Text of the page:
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Re: Reinforcing High Basement Walls

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Provided top and bottom are "restrained" and have capacity for the associated fixing, how about FRP?  Steel straps/sections require bolting design and detailing for longitudinal shear etc.  The FRP might be a cheaper option.

Thor A. Tandy P.Eng MIPENZ
Victoria BC
email: vicpeng(--nospam--at)
----- Original Message -----
Sent: Thursday, July 31, 2003 9:57 AM
Subject: RE: Reinforcing High Basement Walls

> -----Original Message-----
> From: Gary Hodgson & Associates
> I have a house where the basement wall height exceeds the max.
> allowable 8'-2" in the code under the prescriptive requirements.  The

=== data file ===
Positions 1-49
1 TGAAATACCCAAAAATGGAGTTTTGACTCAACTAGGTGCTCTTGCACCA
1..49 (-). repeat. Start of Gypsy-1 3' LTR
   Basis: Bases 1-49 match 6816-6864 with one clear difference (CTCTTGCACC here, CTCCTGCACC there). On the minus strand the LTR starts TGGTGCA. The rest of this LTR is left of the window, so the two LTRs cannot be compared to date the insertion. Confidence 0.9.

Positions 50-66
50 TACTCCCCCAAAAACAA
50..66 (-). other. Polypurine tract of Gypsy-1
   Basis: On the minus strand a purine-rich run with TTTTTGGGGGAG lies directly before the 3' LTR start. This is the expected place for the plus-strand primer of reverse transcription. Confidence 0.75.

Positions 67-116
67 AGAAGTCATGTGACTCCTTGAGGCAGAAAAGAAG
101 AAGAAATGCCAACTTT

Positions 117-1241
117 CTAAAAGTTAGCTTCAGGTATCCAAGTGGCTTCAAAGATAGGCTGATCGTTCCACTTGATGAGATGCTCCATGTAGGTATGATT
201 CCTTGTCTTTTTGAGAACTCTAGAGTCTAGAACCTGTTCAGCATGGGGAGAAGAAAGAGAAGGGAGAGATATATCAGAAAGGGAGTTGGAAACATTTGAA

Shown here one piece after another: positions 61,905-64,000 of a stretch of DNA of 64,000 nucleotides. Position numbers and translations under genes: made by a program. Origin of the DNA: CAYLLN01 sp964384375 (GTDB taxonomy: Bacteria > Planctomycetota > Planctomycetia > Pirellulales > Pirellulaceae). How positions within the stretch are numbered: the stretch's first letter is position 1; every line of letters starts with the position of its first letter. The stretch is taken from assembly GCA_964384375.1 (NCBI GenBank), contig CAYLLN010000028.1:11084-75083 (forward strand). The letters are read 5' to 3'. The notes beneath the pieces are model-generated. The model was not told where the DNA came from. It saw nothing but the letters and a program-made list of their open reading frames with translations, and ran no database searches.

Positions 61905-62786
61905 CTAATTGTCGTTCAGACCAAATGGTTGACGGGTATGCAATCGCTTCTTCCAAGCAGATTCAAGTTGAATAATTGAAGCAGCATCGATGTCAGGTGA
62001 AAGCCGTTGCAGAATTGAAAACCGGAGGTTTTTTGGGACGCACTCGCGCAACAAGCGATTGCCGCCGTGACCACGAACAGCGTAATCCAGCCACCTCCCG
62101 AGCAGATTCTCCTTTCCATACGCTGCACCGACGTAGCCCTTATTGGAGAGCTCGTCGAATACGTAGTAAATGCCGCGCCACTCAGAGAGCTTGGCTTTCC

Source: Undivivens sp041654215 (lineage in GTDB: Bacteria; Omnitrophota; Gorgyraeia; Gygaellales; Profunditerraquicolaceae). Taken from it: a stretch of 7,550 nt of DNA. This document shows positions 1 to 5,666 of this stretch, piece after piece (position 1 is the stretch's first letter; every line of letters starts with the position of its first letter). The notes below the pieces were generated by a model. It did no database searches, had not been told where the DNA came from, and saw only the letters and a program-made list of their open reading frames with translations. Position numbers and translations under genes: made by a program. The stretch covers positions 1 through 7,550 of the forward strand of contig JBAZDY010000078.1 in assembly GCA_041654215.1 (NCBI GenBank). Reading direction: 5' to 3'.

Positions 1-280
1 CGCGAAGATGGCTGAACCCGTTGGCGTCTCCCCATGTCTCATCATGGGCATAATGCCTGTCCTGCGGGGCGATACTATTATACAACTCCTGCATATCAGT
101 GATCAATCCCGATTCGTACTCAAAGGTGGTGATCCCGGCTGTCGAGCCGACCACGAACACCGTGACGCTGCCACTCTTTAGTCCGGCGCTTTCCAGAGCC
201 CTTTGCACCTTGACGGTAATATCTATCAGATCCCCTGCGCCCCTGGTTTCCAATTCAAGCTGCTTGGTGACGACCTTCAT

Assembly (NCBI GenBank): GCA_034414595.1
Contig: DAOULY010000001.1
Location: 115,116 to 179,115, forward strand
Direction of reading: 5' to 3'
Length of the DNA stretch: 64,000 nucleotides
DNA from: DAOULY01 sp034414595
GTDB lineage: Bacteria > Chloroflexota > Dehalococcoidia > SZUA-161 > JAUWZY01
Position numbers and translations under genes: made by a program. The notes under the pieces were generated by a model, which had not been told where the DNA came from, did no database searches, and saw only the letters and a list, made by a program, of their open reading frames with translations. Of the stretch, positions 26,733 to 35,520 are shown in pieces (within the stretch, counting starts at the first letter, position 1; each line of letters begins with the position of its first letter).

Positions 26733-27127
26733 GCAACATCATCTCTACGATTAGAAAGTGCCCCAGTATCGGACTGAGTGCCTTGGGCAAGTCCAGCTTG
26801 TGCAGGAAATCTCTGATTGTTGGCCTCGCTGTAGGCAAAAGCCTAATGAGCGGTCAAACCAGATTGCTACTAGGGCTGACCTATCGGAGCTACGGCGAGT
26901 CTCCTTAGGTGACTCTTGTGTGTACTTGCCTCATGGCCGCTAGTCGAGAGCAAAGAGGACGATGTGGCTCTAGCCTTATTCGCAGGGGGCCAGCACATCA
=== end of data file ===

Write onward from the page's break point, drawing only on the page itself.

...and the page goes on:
> soil outside is also slightly higher than the code allowed 7'-7".  As
> the house is near completion, the builder is panicking because the
> local Building Dept. will not allow occupancy until they get the
> foundation wall approved by an engineer.
> In the absence of soils tests, I have always required vertical steel
> straps to be bolted to the walls to act as reinforcing.
> Does anyone have any better/alternative ideas?
> Gary Hodgson, P.Eng.
> Niagara Falls, ON

I have used 3" HSS posts inside the foundation wall, at a spacing determined
by the horizontal span capacity of the wall.

The bottom ends were bolted to the floor, and the tops extended to just
below the underside of the floor sheathing, using blocking, etc, to hold the
tops in place and transfer the top reactions into the floor system.

To ensure preloading of the posts steel shims were driven between the posts
and the wall, and tacked in place.

Peter James